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Playlist No. 13:
Pianist Paul Lewis Selects

Thursday, May 28, 2020, 8:00 PM

Program

Pianist Paul Lewis, a beloved PUC veteran, shares some of the music that has lifted his spirits during these extraordinary times. Paul is scheduled to return to the PUC stage next season on February 18, 2021.

LISTEN TO THE FULL PLAYLIST HERE>

WOLFGANG AMADEUS MOZART: Piano Concerto in F Major, K. 459
Brendel/Marriner/Academy of St Martin in the Fields

This is one of the most ebullient and charming of Mozart’s concertos, perfect for lifting locked down spirits. The outer movements dance along with great energy in this wonderful performance, but the real heart of the work is it’s beautiful, lyrical slow movement.

LEONARD BERNSTEIN: Chichester Psalms
Bernstein/Israel Philharmonic Orchestra

This is a nostalgic work for me, as I sang in the choir as part of a performance at school when I was 15! Chichester Psalms shows Bernstein the composer at his best. Exciting, colourful, lyrical, dynamic—and clearly having great fun with the enormous forces at his disposal.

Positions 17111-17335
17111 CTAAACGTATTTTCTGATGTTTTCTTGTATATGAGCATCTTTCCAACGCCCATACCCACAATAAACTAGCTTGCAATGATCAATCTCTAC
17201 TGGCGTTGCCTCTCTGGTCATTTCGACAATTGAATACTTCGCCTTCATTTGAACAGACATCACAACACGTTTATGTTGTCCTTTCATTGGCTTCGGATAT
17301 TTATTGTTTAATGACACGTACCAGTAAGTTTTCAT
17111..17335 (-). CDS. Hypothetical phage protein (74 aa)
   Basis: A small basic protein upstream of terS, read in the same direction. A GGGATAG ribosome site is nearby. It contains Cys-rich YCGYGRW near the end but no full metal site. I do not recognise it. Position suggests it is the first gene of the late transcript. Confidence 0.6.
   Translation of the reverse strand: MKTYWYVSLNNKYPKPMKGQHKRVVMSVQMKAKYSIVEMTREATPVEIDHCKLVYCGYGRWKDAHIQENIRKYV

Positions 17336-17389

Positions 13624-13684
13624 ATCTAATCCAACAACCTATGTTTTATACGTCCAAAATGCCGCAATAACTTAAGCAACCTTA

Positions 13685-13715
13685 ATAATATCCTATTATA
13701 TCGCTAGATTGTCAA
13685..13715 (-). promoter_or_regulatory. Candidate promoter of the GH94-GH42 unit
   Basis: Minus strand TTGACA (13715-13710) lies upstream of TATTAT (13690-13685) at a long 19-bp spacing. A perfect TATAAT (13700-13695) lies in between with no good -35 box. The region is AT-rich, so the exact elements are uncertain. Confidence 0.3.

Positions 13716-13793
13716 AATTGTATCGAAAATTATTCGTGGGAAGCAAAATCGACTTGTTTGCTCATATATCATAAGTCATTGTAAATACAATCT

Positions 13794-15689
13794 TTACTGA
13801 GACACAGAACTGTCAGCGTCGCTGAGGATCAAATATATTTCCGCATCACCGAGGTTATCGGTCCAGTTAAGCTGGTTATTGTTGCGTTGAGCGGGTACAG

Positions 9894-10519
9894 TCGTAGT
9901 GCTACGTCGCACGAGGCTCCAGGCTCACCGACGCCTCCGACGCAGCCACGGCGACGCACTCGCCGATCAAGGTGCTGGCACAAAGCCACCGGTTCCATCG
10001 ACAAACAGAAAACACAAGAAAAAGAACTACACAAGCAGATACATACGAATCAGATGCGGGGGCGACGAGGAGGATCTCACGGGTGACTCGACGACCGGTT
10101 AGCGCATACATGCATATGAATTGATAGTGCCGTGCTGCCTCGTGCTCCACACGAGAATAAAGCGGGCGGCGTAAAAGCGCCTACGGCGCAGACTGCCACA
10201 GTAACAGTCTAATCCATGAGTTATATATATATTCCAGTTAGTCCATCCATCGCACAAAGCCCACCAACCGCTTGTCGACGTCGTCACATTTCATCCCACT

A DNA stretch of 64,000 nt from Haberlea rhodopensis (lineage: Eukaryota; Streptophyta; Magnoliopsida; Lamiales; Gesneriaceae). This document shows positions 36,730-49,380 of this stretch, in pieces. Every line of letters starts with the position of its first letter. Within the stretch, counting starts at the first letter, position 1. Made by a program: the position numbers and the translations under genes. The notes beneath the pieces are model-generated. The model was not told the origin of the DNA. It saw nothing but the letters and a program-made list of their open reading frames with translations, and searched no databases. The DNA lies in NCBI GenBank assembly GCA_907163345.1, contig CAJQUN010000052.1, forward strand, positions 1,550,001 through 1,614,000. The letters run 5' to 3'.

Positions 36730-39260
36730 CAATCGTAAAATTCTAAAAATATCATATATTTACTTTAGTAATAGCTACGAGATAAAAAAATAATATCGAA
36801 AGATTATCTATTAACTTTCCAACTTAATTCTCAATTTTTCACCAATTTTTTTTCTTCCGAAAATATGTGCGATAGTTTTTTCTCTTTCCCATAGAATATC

FRÉDÉRIC CHOPIN: 12 Études, Op. 10
Maurizio Pollini (1956)

A friend recently brought this rare recording to my attention. Pollini famously recorded the Chopin Etudes in 1972 for Deutsche Grammophon—a recording legendary for its intensity and technical mastery. This rough recording of a live performance from 1956* when Pollini was 14—yes, 14!—is utterly remarkable for its explosive energy and spontaneity. A staggering performance.

*Please note that the 1956 recording is not currently available on Spotify, but you can listen to it on YouTube here. The Spotify playlist includes the first etude recorded just four years later, after Pollini had won the Chopin Competition in Warsaw, followed by the complete etudes recorded for Deutsche Grammophon in 1972. 

GUSTAV MAHLER: Symphony No. 3, 6th movement
Haitink/Bavarian Radio Symphony Orchestra

It is all but impossible to put into words the expressive magnitude of the final Adagio of Mahler’s 3rd Symphony. An awe inspiring journey of heart wrenching introspection, human fragility, and ultimately, an overwhelming expression of love. For me it’s one of the two greatest Adagios in all music, alongside the slow movement of Beethoven’s "Hammerklavier" Sonata.